Have you ever experienced a time when your water bill was especially high and wondered because nothing changed with your water consumption? It’s only correct that you think twice since an abnormally high water bill may mean that some of your water supply may go elsewhere. Nobody wants to pay for something we’re not using!
Table Of Contents−
- Water bill
- Technical reasons for a high water bill
- Quick tip
- Water wasting habits
According to the EPA, nearly 10,000 gallons of water per year is caused by household leaks. Additionally, 10% of homes leak 90 gallons of water daily. Thus, if your bill is higher than normal, it’s best to track where the problem comes from.
Before you dive into your water meter, you might want to check your water bill first.
Your water can either be measured in hundred cubic feet units (ccf) or gallons. To understand your water bill, you must convert ccf into gallons by multiplying the ccf by 748 gallons of water!
The two reading types are actual and estimate. Their names imply what they mean. An actual reading gives true and accurate information, while an estimate is just an estimated number typically done when the meter can’t be read.
Period of service
Check the number of days the bill covers as it may fluctuate due to holidays. You might find it longer than usual, which may explain your higher water bill.
A water utility provider charges a base rate. This is a flat rate you have to pay even if you don’t use water at all.
Sewer base rate
A base rate is also added for sewer usage since water consumption also affects sewers.
While small meter results in lower rates to pay for, it also means that water pressure in the building can be weak. However, note that you can’t just change your meter as you’ll need approval from your water provider for this.
Check if your home has been mistakenly labeled as a business address. Businesses pay a higher rate than residences, so ensure your home is labeled properly.
Technical reasons for a high water bill
A leaky or running toilet
Toilets can utilize 6 to 32 liters per flush, which accounts for over 25% indoor water usage. A leaking toilet can waste more than 330 liters daily in households with average daily water usage. You might want to address your running toilet as soon as possible!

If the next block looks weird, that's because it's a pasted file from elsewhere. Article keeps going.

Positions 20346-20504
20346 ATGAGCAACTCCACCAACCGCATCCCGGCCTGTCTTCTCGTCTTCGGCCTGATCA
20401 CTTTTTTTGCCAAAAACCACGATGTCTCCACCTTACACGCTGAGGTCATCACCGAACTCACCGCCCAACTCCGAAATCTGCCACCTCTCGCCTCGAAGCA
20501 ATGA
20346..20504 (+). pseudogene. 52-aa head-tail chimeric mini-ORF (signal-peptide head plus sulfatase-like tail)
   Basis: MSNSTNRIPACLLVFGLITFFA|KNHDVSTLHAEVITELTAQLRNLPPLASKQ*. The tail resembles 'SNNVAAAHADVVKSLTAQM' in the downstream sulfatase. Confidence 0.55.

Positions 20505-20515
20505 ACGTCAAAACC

Leaky faucets and valves
Any leakage at a rate of 1 drip per second wastes around 20 liters a day and may significantly affect your water bill.
Seasonal water consumption
For obvious reasons, water bills are higher during the summer because we run to the water to soothe ourselves through the heat. Also, you might have had visitors with you, which can increase water consumption.
Water softeners recharge rates.
Check your water softener for any leaks and overflows. Additionally, check the settings to determine the frequency it regenerates and the quality of its performance. To test, put it on bypass and watch if the water meter stops running.
Too high setting for the furnace humidifier
Check the drain line of your furnace, as it can get clogged with minerals, debris, and scale. This can result in leakages. You may also want to check the solenoid valve, which allows the water to enter the humidifier. If it’s set too high, it may add up to your water bill.
Old or leaky water heater
Leaky washing machine
Check your washing machine at the back and underneath to ensure that there’s no leakage. You may also check your unit as highly efficient washers utilize 50% or less water than older washers.
If you see wet, discolored, or warped stains on the floor beneath your dishwasher, suspect a leakage. But take note that dishwashers save more water than washing by hand.
Check external tools and systems for leaks, such as the garden hose or sprinkler system. Check the driveway or the street if wet, even with no rain.
Although this may be difficult to detect, you might want to go through the hassle if you’ve tried all options and still see no signs and reasons for your sky-high water bill.
If all these fail, it might be time to call a professional for help! The cost you’ll have to take will benefit you in the long run.
If you’re adding any equipment to your home that may consume water, it’s best to invest in machines and units that are tested to have high efficiency. You may also want to look for the WaterSense logo to ensure great performance. If you have a pool at home, covering it when not in use will minimize evaporation, thus, saving you water.
Water wasting habits
Sometimes, you can look around and find out that the problem is you. Here are some bad behaviors that may add up to your water bill:
- Utilizing top-loading washing machines that take up 200% more water than front-loading models
- Overwatering lawns
- Using water-consuming recreational toys and equipment
- Doing the laundry in less than full laundry loads.
- Washing dishes by hand uses up 4-5 times more than dishwashers
- Long shower period. Did you know that minimizing your shower time to less than 5 minutes can save up to 1,000 gallons per month?
- Running water to thaw frozen food
- Brushing teeth or shaving with running water
To help decrease your water bill, eliminate these behaviors, and you’ll see changes in your next water bill!